In the top of the sixth, Linfield scored another run and held Whitworth for the rest of the game and won 14-5.

“This weekend was good and we played two good teams,” Nikssarian said. “We beat PLU with great pitching and showed that we still had some fight left, mostly we just wanted to have fun playing baseball.”

The second game on Sunday was a high-scoring game for both teams and a big hitting a game as well. Whitworth had a total of 15 hits and Lewis-Clark St. had 20 hits in the game.

In the top of the first inning, Whitworth scored two runs, but Lewis-Clark State put up seven runs leaving Whitworth with a large deficit from the start.

Whitworth didn’t end up scoring their second round of runs until the top of the fourth inning two of those being RBIs by sophomore shortstop Nick Motsinger.

“Our offense produced consistently and we did not give up in any of the games we played,” Blumenthal said. “It was a consistent effort all weekend.”

In the top of the fifth inning the Bucs scored another three runs, but Lewis-Clark state held their lead for the rest of the game and won 20-9.

Multiple players commented on their disappointment of the season, as they expected that they would have had the opportunity to play postseason baseball.

“This season had a lot ups and downs, but I would say that I'm a little disappointed with our performance and I think this season was a lesson and a wake up call and I think this season taught us how to lose,” Nikssarian said. “Losing is not fun, and when you lose more than you win it makes winning that much sweeter.”

Whitworth ended the season with a 14-25-1 record.

Sasha Siclait

Staff Writer

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Men's golf prepares for national spotlight in Florida

After taking first in the Northwest Conference and qualifying for the national tournament, the Whitworth men’s golf team continues preparation to Destin, Fla. to compete in the NCAA Division III Men’s Golf Championships.

Head coach Warren Friedrichs will be taking Whitworth to the national tournament for the third time in his Whitworth career. The 2012-2013 team is the best and deepest team that Friedrichs said he has ever had.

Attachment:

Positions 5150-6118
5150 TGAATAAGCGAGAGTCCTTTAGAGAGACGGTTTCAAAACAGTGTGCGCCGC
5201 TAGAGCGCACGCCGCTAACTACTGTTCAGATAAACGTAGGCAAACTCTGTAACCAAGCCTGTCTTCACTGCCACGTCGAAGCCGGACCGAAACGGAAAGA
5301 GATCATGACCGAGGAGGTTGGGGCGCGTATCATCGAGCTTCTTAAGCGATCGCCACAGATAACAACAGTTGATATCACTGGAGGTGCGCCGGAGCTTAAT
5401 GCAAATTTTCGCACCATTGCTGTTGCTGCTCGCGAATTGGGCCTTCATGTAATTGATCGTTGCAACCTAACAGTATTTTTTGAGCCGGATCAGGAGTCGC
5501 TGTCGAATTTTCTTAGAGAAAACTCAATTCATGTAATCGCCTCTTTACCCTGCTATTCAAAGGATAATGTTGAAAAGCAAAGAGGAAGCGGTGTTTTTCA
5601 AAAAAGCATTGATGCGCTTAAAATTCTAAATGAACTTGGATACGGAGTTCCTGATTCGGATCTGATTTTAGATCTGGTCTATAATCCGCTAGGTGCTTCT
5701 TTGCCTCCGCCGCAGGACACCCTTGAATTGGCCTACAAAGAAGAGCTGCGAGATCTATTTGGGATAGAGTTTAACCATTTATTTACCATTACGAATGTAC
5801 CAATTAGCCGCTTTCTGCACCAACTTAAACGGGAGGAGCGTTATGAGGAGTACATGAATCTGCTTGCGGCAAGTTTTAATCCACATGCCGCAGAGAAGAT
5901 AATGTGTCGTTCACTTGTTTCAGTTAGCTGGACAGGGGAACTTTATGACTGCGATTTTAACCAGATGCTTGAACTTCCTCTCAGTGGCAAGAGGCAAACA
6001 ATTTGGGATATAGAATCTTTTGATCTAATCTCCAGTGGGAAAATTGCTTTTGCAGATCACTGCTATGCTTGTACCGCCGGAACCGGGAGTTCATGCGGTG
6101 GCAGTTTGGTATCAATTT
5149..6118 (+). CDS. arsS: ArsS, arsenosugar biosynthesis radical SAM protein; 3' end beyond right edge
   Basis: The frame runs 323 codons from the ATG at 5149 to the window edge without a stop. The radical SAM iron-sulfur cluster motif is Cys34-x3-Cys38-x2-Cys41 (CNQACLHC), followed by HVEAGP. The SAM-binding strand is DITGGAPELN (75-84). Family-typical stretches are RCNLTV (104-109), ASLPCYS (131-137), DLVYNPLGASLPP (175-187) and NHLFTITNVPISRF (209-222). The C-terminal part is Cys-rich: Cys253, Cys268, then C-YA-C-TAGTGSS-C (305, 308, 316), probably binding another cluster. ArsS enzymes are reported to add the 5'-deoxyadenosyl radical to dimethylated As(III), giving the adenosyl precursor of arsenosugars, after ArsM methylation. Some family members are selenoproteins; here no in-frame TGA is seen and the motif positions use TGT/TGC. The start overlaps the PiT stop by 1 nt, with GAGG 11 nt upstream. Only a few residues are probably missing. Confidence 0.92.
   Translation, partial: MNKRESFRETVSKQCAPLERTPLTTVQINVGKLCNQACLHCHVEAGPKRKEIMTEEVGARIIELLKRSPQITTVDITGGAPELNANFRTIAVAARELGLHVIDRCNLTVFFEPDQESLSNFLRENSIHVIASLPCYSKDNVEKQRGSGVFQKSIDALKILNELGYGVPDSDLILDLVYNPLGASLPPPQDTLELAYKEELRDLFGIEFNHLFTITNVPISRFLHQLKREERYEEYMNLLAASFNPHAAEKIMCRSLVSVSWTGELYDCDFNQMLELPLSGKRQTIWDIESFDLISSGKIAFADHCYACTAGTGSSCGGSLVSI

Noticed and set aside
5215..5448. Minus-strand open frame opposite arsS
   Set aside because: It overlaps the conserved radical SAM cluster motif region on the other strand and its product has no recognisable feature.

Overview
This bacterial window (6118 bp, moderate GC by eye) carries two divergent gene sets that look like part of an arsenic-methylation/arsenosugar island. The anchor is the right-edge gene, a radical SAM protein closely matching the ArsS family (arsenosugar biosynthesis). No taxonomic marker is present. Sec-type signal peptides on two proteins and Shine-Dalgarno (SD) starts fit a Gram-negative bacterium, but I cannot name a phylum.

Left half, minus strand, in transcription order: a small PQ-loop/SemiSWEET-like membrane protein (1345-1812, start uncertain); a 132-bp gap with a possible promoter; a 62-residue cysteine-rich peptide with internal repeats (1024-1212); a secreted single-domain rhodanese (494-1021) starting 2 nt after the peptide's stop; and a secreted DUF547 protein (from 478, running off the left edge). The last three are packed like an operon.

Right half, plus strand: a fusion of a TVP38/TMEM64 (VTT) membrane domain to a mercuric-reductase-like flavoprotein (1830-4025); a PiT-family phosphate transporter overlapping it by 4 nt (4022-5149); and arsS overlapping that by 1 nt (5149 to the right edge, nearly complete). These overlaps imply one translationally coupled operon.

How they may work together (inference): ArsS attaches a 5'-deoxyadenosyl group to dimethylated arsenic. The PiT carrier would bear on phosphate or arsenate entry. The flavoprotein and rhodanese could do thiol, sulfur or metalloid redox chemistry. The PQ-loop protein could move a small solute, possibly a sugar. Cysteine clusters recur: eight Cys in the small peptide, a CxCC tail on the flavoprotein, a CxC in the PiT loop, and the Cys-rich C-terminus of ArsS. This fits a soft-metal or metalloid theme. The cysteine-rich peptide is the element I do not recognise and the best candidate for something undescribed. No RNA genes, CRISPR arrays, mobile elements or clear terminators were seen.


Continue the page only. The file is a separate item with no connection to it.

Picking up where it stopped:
Senior Joey DeGroff, junior Stephen Plopper, junior Jesse Salzwedel and freshmen brothers Oliver and Lyle Rudnicki will be the five golfers representing Whitworth at the championship.

“We’re expecting just another tournament and to approach it no different than any other tournament,” DeGroff said. “Golf doesn’t really change. The pressure might change, but golf is golf.”

All five of the players were honored recently with Salzwedel and Oliver Rudnicki receiving First Team All-NWC while DeGroff, Plopper and Lyle Rudnicki earned Second Team All-NWC.

The men’s golf team accomplishments and success has also been established from their relationships off the green, Salzwedel said.

“The big key is the comradery amongst the team and I think in order to get to the level that we’re at we need to have a tight knit group that’s supportive of each other,” Salzwedel said. “Not just as golfers, but as good friends and brothers.”

The Bucs will be taking off to Destin on May 14 and over 30 teams will be attending the tournament.

Each team will play 18 holes on the first day of the tournament and the top 15 teams will advance to the second round.

“Our goal is to make the cut into the top 15[teams], which would be a big achievement for us and our conference,” Friedrichs said.

When the men’s golf team arrives, they will have the opportunity to participate in a practice round on each course. These courses will be difficult, due to the high level of competition and will contain a fair amount of water on the course, Friedrichs said.